4. ↑ Glupteba – Glupteba is a malware dropper with a varied capabilities- it collects system information, stealth browser information including the victim’s credentials and is able to transform the infected machine into a cryptomining bot. Glupteba is also capable of exploiting MikroTik routers and configure it as SOCKS proxy.

Top exploited vulnerabilities

This month the three top exploited remained the same as in the previous month – SQL injection techniques continue to lead the list, impacting 39% of organizations globally, followed by the OpenSSL TLS DTLS Heartbeat Information Disclosure vulnerability and MVPower DVR Remote Code Execution – impacting 34% and 33% of organizations worldwide respectively.

  1. ↔  SQL Injection (several techniques) – Inserting an injection of SQL query in input from client to applications, while exploiting a security vulnerability in an application’s software.
  1.    ↔ OpenSSL TLS DTLS Heartbeat Information Disclosure (CVE-2014-0160; CVE-2014-0346) – An information disclosure vulnerability exists in OpenSSL. The vulnerability is due to an error when handling TLS/DTLS heartbeat packets. An attacker can leverage this vulnerability to disclose memory contents of a connected client or server.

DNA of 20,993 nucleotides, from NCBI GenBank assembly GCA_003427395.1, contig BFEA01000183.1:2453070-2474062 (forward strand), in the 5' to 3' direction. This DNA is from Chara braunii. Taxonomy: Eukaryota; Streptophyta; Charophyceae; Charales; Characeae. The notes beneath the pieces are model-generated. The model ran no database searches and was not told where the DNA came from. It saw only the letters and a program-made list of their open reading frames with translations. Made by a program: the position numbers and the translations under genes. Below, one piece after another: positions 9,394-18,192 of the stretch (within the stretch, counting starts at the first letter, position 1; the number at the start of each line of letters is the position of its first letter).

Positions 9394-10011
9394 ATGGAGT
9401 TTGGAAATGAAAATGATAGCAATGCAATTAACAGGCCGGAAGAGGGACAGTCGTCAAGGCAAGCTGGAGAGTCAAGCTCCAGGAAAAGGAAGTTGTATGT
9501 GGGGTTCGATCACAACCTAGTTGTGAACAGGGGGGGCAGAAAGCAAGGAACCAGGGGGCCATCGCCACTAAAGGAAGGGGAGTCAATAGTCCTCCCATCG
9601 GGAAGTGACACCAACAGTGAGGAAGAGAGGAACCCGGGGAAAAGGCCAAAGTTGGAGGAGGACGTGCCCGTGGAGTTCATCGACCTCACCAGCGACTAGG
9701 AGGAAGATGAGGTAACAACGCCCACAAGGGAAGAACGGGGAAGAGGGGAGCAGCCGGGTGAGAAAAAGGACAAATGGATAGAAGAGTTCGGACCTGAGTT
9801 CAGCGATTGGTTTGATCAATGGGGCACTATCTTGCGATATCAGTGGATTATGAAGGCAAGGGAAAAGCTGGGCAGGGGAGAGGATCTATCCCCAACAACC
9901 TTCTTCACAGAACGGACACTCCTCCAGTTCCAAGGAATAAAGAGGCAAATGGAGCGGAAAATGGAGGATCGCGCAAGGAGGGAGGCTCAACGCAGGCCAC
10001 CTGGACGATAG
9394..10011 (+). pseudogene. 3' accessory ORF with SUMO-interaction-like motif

1. ↔ MVPower DVR Remote Code Execution – A remote code execution vulnerability exists in MVPower DVR devices. A remote attacker can exploit this weakness to execute arbitrary code in the affected router via a crafted request.
  2. ↑ Command Injection Over HTTP – A command Injection over HTTP vulnerability has been reported. A remote attacker can exploit this issue by sending a specially crafted request to the victim. Successful exploitation would allow an attacker to execute arbitrary code on the target machine.
  3.   ↑ Apache Struts2 Content-Type Remote Code Execution (CVE-2017-5638) – A remote code execution vulnerability exists in the Apache Struts2 using Jakarta multipart parser. An attacker could exploit this vulnerability by sending an invalid content-type as part of a file upload request. Successful exploitation could result in execution of arbitrary code on the affected system.
  1.   ↓ PHP DIESCAN information disclosure – An information disclosure vulnerability has been reported in the PHP pages. Successful exploitation could lead to the disclosure of sensitive information from the server.